Tribute from Janet Tschida: I didn’t have the privilege of really getting to know Mrs. Barnes until I started teaching at Maranatha. I remember being amazed by how much she did behind the scenes that I had absolutely no idea about as a Maranatha college student, and I was so impressed by her quiet faithfulness. As a young teacher, Mrs. Barnes encouraged me so much when I was feeling incredibly apprehensive and overwhelmed. I learned much from her those first few years, both about teaching and about serving. She had a good sense of humor too. As we worked together on several projects, I remember us just laughing and laughing while thinking to myself, “I had no idea she could be this fun!” She made a lasting impression on me, and I am grateful for the few years we were able to work together.
Tribute from David Ledgerwood: When I came to Maranatha in 1986, I was the “new kid on the block” in the Music Department. The person I worked most closely with in the piano area was Joy Barnes. Joy made me feel instantly welcome. She had our family over for dinner, and patiently helped me learn the ropes of collegiate piano teaching. She was always encouraging and helpful. Every Christmas, she and Max would host a music department get together after the Messiah concert. That was a great highlight to our year. We would have splendid fellowship with the Cedarholms, Budahls, Burckarts, Heiderichs, Carol Senn, and Dr. Weniger. Later on the list included Jeremy Vegter, Rick Townsend, Dave Jaspers, Betsy Pabon, and Janet Tschida. What a treat!
Joy loved her students. She wanted to make them successful and so she poured her heart into them. She was always looking for ways to improve her teaching. Joy was an example of a sacrificial and committed Christian servant who believed that Christian education could make a difference. We will all miss her.
Tribute from Carol Senn Ruffin: Over the years I have known Mrs. Joy Barnes as a teacher, colleague and friend.
Teacher: I had always admired the piano playing of Mrs. Joy Barnes at church when I was in high school, so I was thrilled as a new Maranatha college freshman to learn that she was going to be my piano teacher. She stretched me—so much so that I was a finalist in the commencement piano contest that first year. Although Mrs. Barnes was disappointed when I changed my proficiency to voice she never stopped encouraging me to excel at whatever the Lord wanted me to do.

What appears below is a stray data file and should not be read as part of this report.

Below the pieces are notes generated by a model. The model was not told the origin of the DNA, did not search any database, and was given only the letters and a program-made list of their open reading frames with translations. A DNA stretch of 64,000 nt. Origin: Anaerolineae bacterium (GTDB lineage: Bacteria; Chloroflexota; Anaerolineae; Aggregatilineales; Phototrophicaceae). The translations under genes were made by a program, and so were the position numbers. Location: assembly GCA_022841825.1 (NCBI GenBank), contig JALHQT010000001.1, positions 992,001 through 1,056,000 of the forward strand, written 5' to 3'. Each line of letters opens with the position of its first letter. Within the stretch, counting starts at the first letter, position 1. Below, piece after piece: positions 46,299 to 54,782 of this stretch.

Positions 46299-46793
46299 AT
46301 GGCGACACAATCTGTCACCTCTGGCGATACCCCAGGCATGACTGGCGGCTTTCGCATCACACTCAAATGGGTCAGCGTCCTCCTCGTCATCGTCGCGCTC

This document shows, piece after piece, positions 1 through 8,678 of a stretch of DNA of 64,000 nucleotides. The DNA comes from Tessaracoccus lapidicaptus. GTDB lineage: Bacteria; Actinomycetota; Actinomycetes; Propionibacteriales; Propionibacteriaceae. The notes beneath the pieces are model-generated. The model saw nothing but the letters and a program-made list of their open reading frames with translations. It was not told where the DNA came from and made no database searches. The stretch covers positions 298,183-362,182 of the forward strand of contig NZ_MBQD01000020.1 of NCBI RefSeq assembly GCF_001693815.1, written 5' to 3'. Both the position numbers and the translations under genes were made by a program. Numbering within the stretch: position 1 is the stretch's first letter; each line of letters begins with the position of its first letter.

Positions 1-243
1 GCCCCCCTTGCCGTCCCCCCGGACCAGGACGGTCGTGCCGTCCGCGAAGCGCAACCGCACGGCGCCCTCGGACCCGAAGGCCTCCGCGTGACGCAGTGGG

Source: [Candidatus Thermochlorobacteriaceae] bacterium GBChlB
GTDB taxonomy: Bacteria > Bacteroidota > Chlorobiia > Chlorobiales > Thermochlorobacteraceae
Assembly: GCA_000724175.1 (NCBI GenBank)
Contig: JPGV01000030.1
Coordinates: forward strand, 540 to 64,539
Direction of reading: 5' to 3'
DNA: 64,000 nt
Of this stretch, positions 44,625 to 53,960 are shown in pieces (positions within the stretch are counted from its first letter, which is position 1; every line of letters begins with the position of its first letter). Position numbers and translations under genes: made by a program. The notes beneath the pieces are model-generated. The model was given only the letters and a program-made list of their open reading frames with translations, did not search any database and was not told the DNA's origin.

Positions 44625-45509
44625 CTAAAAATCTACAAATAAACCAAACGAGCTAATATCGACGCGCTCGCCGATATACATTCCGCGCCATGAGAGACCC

Colleague: By just being her normal, kind, thoughtful self she was kind of “paying it forward;” for not too many years later I became her daughter Tami’s voice teacher—teaching in a studio just across the hall from Mrs. Barnes. Now Mrs. Barnes and I were colleagues, although I never could make myself call her Joy. We chatted a little most days—sharing a funny story, a prayer request, and sometimes a piece of staff paper. I really missed that when she retired.
Friend: I was also privileged to call Mrs. Barnes my friend. What fun to work side by side in her kitchen helping prepare things for the annual Music Faculty Christmas party that she always insisted on hosting at her home! She knew how to entertain. She was one classy lady. She taught me a lot—much of which had absolutely nothing to do with piano or music—but stuff I needed to learn nonetheless.
I will miss Mrs. Barnes, but I take solace in knowing she is glory. In a providential “circle of life” sort of way I now enjoy being voice colleagues with her daughter Tami Collupy. Now, how cool is that?!?! Rest in peace, Mrs. Barnes.
Please share your tribute in the comment section.